Over the years a common excuse I hear for not making disciples is: “I was never discipled.” Women of all ages long for women a season ahead of them to obey the clear commands that Jesus gives at the end of every Gospel. We also desire the mentoring and care outlined in Titus 2. No matter the age or stage in our lives, we long for women to model what it looks like to pursue Jesus and to truly abide. My buddy Mona and I had so many women in our church approaching us to say they had never been discipled and didn’t know how to read their Bibles that we wrote a book. That was a life-long dream...but a post about writing a book is for another time!
Modern Christianity proposes that if you haven’t sat down with someone one-on-one for an hour weekly in a coffee shop and memorized verses and listened to all they know you’ve never been discipled. While that IS a great meeting time and I’ve even told people how to set up a great meeting time like this- it is compartmentalized and not real life thus incomplete.
Meeting coupled with or in the middle of real life moments gives an overall modeling of how to abide in Christ. I love to meet with women and train them in simple ways to walk with Jesus and also bring them with me to the grocery store or to have dinner with my family. I am not the example in this. Think about the life of Jesus. He would heal the sick, feed the 5,000, talk to a woman at a well, and also explain his teachings in a smaller setting to his disciples. They didn’t merely hear content; they observed His life. Discipleship is not sit "still while I instill."
Making disciples is not simply a passive transfer of Biblical knowledge. Teaching coupled with real life modeling is necessary for the training your disciple needs to know how to abide in Jesus outside of a meeting time or when the book study finishes after 5-6 weeks.
The more I’ve traveled and chatted with women who have been believers 5 minutes or 50 years, I’ve realized a sometimes happy and sometimes not so happy truth: We’ve all been discipled. Disciple simply means learner. Consider this:
Ella grew up in a faith community where they gathered weekly to listen to a sermon. Her family never mentioned what they heard- even on the way home. Every time any woman from the church came by Ella was asked to watch tv in another room so the ladies could chat. Now an adult, she attends the women’s Bible study, watches a video, and never answers out loud because she is afraid she might say the wrong answer.
Now consider this:
Eva grew up in a faith community where they gathered weekly for worship. She and her family listened to a sermon filled with Scripture and all took notes. They chatted about what they learned all the way home and brought their notes to the family lunch table while mom and dad asked questions and clarified any of their kid’s questions. A group of 6 families met at their home on Sunday nights as all different ages gathered around God’s Word- every person was expected to share in the group and they were held accountable to share 2 things they learned that day with someone else before they met again the next week.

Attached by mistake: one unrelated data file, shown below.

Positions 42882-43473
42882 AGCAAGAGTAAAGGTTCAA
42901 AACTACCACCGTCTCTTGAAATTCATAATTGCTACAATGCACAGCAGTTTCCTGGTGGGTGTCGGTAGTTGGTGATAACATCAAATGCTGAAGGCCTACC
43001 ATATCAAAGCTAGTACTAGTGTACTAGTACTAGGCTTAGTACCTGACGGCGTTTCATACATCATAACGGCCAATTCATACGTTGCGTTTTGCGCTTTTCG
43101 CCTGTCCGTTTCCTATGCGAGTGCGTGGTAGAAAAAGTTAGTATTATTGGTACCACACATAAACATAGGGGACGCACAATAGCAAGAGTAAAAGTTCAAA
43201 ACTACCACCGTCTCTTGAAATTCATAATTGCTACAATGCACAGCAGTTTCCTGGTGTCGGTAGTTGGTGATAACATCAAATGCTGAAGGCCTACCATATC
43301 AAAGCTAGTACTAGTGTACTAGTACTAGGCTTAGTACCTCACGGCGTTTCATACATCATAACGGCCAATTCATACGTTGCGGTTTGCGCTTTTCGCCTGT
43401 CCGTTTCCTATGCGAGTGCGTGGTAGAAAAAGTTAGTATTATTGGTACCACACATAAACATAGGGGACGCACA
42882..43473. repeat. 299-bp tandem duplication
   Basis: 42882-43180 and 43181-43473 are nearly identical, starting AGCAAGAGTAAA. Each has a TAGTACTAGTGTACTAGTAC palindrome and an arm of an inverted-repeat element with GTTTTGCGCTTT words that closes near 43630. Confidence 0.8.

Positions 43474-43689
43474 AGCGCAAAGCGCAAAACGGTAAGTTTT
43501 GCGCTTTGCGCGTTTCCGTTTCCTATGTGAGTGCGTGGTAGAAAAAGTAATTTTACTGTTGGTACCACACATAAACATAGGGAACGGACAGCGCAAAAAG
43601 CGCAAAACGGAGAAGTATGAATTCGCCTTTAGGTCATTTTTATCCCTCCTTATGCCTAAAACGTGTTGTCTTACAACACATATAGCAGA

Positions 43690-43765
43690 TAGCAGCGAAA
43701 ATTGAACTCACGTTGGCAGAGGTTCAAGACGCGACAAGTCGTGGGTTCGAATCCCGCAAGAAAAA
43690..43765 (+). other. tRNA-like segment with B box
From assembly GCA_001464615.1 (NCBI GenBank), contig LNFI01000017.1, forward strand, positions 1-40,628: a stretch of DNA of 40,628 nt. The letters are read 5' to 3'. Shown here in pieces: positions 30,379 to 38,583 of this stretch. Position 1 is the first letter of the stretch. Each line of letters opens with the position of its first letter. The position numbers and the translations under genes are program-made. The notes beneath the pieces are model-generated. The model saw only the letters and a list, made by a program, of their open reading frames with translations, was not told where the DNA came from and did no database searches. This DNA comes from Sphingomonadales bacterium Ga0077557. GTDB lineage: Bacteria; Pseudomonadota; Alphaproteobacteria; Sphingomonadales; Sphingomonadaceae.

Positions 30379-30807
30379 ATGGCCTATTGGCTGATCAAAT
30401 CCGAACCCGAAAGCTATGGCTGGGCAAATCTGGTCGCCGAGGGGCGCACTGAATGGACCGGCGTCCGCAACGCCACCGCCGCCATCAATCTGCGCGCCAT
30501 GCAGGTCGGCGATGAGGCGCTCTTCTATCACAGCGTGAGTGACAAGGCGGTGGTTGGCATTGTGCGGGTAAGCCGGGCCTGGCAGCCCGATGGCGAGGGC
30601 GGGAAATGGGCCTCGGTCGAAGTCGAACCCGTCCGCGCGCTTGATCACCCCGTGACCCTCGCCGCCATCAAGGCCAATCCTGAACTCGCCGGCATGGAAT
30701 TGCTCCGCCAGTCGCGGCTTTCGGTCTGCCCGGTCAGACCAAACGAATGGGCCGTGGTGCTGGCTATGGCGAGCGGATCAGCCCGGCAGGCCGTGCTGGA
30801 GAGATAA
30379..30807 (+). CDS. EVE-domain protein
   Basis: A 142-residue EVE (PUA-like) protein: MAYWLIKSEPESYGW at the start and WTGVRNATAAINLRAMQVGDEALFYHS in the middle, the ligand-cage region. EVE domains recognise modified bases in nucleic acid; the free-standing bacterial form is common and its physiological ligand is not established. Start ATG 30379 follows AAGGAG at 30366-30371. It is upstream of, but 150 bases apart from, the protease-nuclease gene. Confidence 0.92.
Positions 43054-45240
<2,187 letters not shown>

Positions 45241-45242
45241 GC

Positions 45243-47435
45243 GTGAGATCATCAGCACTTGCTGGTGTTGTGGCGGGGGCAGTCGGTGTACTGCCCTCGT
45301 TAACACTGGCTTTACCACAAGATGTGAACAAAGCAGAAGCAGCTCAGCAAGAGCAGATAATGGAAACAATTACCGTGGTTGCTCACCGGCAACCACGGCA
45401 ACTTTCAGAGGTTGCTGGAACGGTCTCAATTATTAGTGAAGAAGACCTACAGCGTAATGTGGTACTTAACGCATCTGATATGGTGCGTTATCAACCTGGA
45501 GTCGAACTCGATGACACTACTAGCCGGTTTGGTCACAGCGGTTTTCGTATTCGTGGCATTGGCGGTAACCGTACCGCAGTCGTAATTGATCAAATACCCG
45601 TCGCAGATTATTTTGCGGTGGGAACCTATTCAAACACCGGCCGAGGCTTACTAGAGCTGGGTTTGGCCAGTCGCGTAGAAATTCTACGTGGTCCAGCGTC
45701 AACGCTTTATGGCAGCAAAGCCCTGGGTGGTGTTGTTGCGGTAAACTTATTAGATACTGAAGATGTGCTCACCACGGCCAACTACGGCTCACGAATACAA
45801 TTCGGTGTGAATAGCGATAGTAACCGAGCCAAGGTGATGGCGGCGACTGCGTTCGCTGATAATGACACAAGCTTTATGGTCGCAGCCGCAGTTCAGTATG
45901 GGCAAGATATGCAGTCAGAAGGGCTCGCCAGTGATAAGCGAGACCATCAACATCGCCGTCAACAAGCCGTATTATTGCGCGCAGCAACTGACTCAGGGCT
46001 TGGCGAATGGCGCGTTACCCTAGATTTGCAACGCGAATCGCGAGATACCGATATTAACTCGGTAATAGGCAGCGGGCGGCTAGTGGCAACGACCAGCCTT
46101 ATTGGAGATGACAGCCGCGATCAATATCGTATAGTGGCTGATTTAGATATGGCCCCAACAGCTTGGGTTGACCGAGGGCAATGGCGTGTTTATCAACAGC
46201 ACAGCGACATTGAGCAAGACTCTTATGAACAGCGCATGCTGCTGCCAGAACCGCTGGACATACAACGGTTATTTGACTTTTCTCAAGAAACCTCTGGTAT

Eva went to a lady’s house after school every Wednesday to help her cook meals for the widows in their church. This lady always shared wisdom and asked Eva how she was following Jesus. Eva’s mom mentored a group of college girls with Eva at her side every week. Eva watched these girls confess sin, be vulnerable and tell amazing stories about how they were sharing their faith at school. Eva’s dad took her every Friday after school to a different coffee shop so they could pray with the owners. Eva cannot help but tell others how much Jesus loves them.
Need I go on? Ella and Eva were both discipled. They both learned what “walking with Jesus” looks like from their families and faith communities. Ella was discipled into a very passive relationship with Christ. Insecurity, doubt if she is really a Christian, and an inability to articulate her faith in public and actually abide in Christ are the obvious fruit.
Eva was discipled into an active relationship with Christ. She had opportunities to experience others walking with Christ. She was given tools, training, and teaching so she can walk with Christ. Abiding in Christ, joy in authentic community, compassion, peace and boldly sharing her faith are the fruit.
We’ve all been discipled. The question is: Were you discipled into a correct view of Christ and into a healthy, growing friendship with God or were you discipled into a passive religion?
It even hurts me to write that question, because I’ve met so many women that know how to attend a conference, but they don’t know how to pray and they wonder if God really does love them. I love the Bible. I love that it is filled with stories like the woman at the well. God only knows what she was doing that morning and that afternoon she led half of her village to Christ. I urge us all to be encouraged by her!
When we truly meet Christ He can undo years of sin, unhealthy patterns, and create in us clean hearts that seek Him and find Him. No matter what kind of relationship we have been discipled into...we can allow Jesus to change our future with Him. And, I urge those of us who love Jesus and truly walk with Him to GO AND MAKE DISCIPLES. Let’s commit to no more “Ellas” on our watch, as we join Jesus in seeking His kingdom first. - Amy